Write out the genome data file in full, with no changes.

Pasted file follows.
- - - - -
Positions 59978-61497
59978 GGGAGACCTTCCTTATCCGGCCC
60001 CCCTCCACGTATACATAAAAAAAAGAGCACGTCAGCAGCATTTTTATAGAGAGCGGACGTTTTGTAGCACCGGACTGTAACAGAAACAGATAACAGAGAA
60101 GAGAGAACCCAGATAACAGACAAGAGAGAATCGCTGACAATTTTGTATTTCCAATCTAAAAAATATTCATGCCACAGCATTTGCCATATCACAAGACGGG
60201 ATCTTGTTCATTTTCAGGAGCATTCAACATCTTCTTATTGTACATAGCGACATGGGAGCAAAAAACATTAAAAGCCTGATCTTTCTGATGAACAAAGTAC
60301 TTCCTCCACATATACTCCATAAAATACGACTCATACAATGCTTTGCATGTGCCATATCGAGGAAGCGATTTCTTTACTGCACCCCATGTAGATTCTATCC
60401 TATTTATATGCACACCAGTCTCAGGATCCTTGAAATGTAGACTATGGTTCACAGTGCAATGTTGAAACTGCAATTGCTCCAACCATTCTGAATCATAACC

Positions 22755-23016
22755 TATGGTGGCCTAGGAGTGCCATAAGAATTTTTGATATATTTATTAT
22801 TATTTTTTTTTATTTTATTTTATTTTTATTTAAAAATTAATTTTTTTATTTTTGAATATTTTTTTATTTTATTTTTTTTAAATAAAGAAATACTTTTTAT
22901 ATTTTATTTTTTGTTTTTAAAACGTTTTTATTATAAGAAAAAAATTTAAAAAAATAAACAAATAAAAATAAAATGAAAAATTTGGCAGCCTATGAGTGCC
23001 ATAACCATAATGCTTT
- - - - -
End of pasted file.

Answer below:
Positions 59978-61497
59978 GGGAGACCTTCCTTATCCGGCCC
60001 CCCTCCACGTATACATAAAAAAAAGAGCACGTCAGCAGCATTTTTATAGAGAGCGGACGTTTTGTAGCACCGGACTGTAACAGAAACAGATAACAGAGAA
60101 GAGAGAACCCAGATAACAGACAAGAGAGAATCGCTGACAATTTTGTATTTCCAATCTAAAAAATATTCATGCCACAGCATTTGCCATATCACAAGACGGG
60201 ATCTTGTTCATTTTCAGGAGCATTCAACATCTTCTTATTGTACATAGCGACATGGGAGCAAAAAACATTAAAAGCCTGATCTTTCTGATGAACAAAGTAC
60301 TTCCTCCACATATACTCCATAAAATACGACTCATACAATGCTTTGCATGTGCCATATCGAGGAAGCGATTTCTTTACTGCACCCCATGTAGATTCTATCC
60401 TATTTATATGCACACCAGTCTCAGGATCCTTGAAATGTAGACTATGGTTCACAGTGCAATGTTGAAACTGCAATTGCTCCAACCATTCTGAATCATAACC

Positions 22755-23016
22755 TATGGTGGCCTAGGAGTGCCATAAGAATTTTTGATATATTTATTAT
22801 TATTTTTTTTTATTTTATTTTATTTTTATTTAAAAATTAATTTTTTTATTTTTGAATATTTTTTTATTTTATTTTTTTTAAATAAAGAAATACTTTTTAT
22901 ATTTTATTTTTTGTTTTTAAAACGTTTTTATTATAAGAAAAAAATTTAAAAAAATAAACAAATAAAAATAAAATGAAAAATTTGGCAGCCTATGAGTGCC
23001 ATAACCATAATGCTTT